Muslim Ban? Tillerson's State Department STILL Discriminates Against Syrian Christian Refugees
Since President Trump's inauguration on January 20, the State Department under Rex Tillerson has admitted only 28 Syrian Christian refugees, representing only 1.4 percent of the total. About 10 percent of Syrians are Christian.
This continues a policy of open anti-Christian discrimination established by the Obama administration -- which Trump had promised to end.
The State Department's Refugee Processing Center shows that, of the Syrian refugees admitted during the Trump administration, 1,932 Muslims and only 37 non-Muslims have been admitted. I reported on several occasions here at PJ Media last year on the Obama administration's anti-Christian policy in the midst of the presidential election, when Trump's call for a moratorium on refugees from terrorist states was being hotly discussed.
Just days after his inauguration in an interview with David Brody of CBN News, President Trump decried the Obama administration's treatment of Syrian Christians:
DAVID BRODY: Persecuted Christians, we’ve talked about this, the refugees overseas. The refugee program, or the refugee changes you’re looking to make. As it relates to persecuted Christians, do you see them as kind of a priority here?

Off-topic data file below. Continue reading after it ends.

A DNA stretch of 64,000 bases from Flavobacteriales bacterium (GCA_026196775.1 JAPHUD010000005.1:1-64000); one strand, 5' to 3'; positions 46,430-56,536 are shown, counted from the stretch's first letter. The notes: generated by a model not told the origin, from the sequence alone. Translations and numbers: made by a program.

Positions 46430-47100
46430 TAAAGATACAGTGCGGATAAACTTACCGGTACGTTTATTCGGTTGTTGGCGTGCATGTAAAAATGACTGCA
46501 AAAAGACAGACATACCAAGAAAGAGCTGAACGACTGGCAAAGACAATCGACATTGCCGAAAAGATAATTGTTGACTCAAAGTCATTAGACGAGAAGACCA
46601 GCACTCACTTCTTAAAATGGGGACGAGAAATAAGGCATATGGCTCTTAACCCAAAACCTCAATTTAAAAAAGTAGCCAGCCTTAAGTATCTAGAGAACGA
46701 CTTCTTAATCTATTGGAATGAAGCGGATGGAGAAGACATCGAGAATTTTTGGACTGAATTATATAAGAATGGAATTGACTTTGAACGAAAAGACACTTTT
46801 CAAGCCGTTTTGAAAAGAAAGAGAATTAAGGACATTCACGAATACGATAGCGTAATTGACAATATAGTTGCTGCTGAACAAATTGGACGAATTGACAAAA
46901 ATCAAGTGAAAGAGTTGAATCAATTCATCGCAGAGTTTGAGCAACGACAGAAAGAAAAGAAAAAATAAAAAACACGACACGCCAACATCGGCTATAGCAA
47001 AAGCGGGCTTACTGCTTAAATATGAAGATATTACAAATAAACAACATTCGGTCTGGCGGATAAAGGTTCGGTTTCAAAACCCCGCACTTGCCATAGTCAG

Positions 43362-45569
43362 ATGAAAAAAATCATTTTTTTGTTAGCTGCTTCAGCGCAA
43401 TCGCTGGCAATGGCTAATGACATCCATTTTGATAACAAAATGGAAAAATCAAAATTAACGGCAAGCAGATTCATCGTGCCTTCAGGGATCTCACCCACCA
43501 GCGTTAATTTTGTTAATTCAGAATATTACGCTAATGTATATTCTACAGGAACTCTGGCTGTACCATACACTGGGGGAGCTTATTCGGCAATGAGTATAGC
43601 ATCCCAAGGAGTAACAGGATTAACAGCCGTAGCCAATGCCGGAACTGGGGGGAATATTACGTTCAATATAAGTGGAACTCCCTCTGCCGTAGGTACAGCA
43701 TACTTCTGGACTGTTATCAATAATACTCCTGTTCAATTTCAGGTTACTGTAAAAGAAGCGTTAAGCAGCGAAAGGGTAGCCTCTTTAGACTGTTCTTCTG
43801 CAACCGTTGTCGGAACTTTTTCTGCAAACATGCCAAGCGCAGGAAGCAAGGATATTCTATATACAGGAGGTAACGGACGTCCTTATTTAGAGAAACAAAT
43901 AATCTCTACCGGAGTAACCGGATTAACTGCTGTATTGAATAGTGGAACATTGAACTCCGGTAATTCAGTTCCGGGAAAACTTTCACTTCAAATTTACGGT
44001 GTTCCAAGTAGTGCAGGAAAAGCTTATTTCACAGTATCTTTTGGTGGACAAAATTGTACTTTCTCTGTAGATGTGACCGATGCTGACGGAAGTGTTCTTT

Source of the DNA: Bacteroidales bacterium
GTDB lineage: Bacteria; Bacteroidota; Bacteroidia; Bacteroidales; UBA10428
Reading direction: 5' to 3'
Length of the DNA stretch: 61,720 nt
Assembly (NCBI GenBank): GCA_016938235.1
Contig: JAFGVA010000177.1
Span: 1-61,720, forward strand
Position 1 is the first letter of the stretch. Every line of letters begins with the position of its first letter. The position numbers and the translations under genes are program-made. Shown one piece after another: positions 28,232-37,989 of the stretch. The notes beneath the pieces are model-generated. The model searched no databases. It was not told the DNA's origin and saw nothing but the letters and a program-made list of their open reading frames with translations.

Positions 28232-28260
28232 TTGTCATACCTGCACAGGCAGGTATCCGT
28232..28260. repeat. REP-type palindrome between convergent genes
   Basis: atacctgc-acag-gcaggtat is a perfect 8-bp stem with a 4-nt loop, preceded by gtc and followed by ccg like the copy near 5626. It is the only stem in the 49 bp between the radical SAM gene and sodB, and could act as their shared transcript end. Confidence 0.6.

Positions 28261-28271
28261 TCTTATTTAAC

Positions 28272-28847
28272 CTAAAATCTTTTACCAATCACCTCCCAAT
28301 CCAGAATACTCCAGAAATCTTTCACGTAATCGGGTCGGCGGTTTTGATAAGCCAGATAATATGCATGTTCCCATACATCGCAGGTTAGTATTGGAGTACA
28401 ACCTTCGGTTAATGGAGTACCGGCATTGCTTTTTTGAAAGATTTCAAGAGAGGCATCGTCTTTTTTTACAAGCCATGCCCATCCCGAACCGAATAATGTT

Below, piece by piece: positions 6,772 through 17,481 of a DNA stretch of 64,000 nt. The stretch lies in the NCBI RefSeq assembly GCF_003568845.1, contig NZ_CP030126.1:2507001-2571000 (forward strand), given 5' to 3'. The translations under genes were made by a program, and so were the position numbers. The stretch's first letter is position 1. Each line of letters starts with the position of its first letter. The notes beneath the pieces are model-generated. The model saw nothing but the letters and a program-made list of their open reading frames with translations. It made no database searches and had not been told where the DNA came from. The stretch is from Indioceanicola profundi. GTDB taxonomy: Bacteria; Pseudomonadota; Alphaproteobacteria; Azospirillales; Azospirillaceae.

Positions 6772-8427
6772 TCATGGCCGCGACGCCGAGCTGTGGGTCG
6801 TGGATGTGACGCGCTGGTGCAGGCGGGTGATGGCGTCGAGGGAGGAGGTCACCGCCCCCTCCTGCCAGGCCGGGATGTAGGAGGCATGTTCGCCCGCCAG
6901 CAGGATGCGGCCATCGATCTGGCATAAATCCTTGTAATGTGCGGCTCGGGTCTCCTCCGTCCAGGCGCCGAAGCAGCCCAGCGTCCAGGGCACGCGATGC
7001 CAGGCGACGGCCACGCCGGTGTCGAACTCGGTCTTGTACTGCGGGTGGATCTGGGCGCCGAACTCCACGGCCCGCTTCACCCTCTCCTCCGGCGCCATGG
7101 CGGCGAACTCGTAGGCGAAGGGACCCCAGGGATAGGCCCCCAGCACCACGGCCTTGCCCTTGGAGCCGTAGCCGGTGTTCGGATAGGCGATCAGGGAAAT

PRESIDENT TRUMP: Yes.
DAVID BRODY: You do?
PRESIDENT TRUMP: They’ve been horribly treated. Do you know if you were a Christian in Syria it was impossible, at least very tough to get into the United States? If you were a Muslim you could come in, but if you were a Christian, it was almost impossible and the reason that was so unfair, everybody was persecuted in all fairness, but they were chopping off the heads of everybody but more so the Christians. And I thought it was very, very unfair. So we are going to help them.
The Obama administration's discriminatory policies were noted by a federal appeals court judge, who wrote in an opinion last year that the considerably low number of Christians being admitted by the State Department was a "perplexing discrepancy."
In that opinion, Seventh Circuit Judge Daniel Manion noted:
It is well‐documented that refugees to the United States are not representative of that war‐torn area of the world. Perhaps 10 percent of the population of Syria is Christian, and yet less than one‐half of one percent of Syrian refugees admitted to the United States this year are Christian [...]
To date, there has not been a good explanation for this perplexing discrepancy.
Looking at the population figures of Syria before the war began in 2011 bears out the judge's concern. According to The Gulf/2000 Project at Columbia University, the religious breakdown of the Syrian population from 2008-2009 showed that 15.98 million were Sunnis (73 percent of the population) while 3.29 million were Shiites (14.7 percent of the population). Christians accounted for 2.04 million people, or 9.3 percent of the population, while other religions accounted for 590,000 people, or 2.7 percent of the population.